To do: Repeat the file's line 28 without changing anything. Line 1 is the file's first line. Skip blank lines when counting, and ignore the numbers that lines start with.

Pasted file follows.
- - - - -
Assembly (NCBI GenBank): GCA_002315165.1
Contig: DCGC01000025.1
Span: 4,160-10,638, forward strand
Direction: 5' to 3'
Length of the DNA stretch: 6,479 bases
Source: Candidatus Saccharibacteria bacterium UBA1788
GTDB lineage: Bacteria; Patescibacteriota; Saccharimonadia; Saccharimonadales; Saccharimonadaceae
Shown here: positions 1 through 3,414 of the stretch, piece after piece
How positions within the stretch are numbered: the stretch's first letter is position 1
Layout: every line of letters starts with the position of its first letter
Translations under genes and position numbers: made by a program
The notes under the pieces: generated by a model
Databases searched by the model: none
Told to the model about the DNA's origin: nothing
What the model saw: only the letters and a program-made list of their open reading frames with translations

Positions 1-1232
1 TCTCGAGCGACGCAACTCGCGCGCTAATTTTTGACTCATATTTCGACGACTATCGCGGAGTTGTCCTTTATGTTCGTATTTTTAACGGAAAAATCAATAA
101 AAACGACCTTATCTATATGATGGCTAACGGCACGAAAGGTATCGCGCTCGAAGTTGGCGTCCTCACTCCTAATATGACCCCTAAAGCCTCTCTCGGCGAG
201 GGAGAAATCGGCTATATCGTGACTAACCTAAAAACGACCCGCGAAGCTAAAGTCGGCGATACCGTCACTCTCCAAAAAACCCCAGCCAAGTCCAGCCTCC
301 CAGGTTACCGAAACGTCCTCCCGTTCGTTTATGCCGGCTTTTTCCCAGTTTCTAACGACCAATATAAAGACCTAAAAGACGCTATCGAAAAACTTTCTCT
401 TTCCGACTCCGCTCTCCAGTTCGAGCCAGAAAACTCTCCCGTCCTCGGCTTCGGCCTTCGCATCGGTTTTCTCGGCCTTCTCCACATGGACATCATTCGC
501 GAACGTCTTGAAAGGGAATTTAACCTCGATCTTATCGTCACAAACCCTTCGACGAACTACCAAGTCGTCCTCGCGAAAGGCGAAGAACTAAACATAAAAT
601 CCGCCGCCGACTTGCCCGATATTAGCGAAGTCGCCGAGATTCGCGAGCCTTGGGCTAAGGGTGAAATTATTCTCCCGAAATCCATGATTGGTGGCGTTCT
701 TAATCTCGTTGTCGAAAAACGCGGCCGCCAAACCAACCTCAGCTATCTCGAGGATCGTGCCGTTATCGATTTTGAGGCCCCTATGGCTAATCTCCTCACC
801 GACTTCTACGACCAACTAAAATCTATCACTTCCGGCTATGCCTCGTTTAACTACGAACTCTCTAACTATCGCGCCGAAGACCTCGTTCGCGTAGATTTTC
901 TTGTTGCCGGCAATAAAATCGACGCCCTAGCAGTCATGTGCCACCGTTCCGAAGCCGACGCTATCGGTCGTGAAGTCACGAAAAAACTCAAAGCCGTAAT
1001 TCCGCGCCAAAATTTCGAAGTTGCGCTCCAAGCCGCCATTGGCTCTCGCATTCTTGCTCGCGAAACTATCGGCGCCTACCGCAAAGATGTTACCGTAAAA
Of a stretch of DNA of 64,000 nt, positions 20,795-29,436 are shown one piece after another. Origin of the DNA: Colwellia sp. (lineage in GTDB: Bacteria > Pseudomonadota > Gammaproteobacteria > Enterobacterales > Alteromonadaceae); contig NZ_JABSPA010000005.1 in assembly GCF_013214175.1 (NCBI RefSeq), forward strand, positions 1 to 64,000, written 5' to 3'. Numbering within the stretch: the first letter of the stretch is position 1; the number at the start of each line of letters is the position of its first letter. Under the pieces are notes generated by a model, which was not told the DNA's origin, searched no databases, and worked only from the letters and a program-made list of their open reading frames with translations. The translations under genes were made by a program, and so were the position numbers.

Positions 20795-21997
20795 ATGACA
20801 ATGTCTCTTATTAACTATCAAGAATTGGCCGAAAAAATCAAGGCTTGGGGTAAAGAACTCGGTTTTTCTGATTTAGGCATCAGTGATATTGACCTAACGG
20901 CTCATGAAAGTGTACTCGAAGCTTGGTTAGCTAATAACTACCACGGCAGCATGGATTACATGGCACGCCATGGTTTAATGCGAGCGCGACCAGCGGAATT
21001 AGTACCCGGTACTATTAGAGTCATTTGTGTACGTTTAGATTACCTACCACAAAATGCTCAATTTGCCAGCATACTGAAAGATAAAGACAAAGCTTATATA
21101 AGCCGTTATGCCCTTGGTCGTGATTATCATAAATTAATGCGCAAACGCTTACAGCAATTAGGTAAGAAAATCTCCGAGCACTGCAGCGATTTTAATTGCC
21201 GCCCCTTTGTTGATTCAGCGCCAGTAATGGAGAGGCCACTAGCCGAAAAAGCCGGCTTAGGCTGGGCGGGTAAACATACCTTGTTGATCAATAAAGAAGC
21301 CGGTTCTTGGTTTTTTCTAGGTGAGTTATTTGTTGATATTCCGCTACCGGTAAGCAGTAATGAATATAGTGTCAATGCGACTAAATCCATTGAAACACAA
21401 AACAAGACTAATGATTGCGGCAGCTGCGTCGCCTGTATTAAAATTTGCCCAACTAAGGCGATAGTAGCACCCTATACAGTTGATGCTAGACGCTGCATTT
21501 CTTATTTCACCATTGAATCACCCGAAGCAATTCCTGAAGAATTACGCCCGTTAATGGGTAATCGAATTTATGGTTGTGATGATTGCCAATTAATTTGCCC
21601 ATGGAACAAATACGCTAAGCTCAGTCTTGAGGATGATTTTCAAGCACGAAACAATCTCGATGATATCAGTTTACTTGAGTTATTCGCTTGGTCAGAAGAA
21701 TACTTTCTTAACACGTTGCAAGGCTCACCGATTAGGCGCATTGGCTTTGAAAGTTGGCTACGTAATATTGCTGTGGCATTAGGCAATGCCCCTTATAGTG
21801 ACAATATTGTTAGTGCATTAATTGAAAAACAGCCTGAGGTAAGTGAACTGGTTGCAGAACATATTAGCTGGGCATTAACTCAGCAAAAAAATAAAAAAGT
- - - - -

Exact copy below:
Of a stretch of DNA of 64,000 nt, positions 20,795-29,436 are shown one piece after another. Origin of the DNA: Colwellia sp. (lineage in GTDB: Bacteria > Pseudomonadota > Gammaproteobacteria > Enterobacterales > Alteromonadaceae); contig NZ_JABSPA010000005.1 in assembly GCF_013214175.1 (NCBI RefSeq), forward strand, positions 1 to 64,000, written 5' to 3'. Numbering within the stretch: the first letter of the stretch is position 1; the number at the start of each line of letters is the position of its first letter. Under the pieces are notes generated by a model, which was not told the DNA's origin, searched no databases, and worked only from the letters and a program-made list of their open reading frames with translations. The translations under genes were made by a program, and so were the position numbers.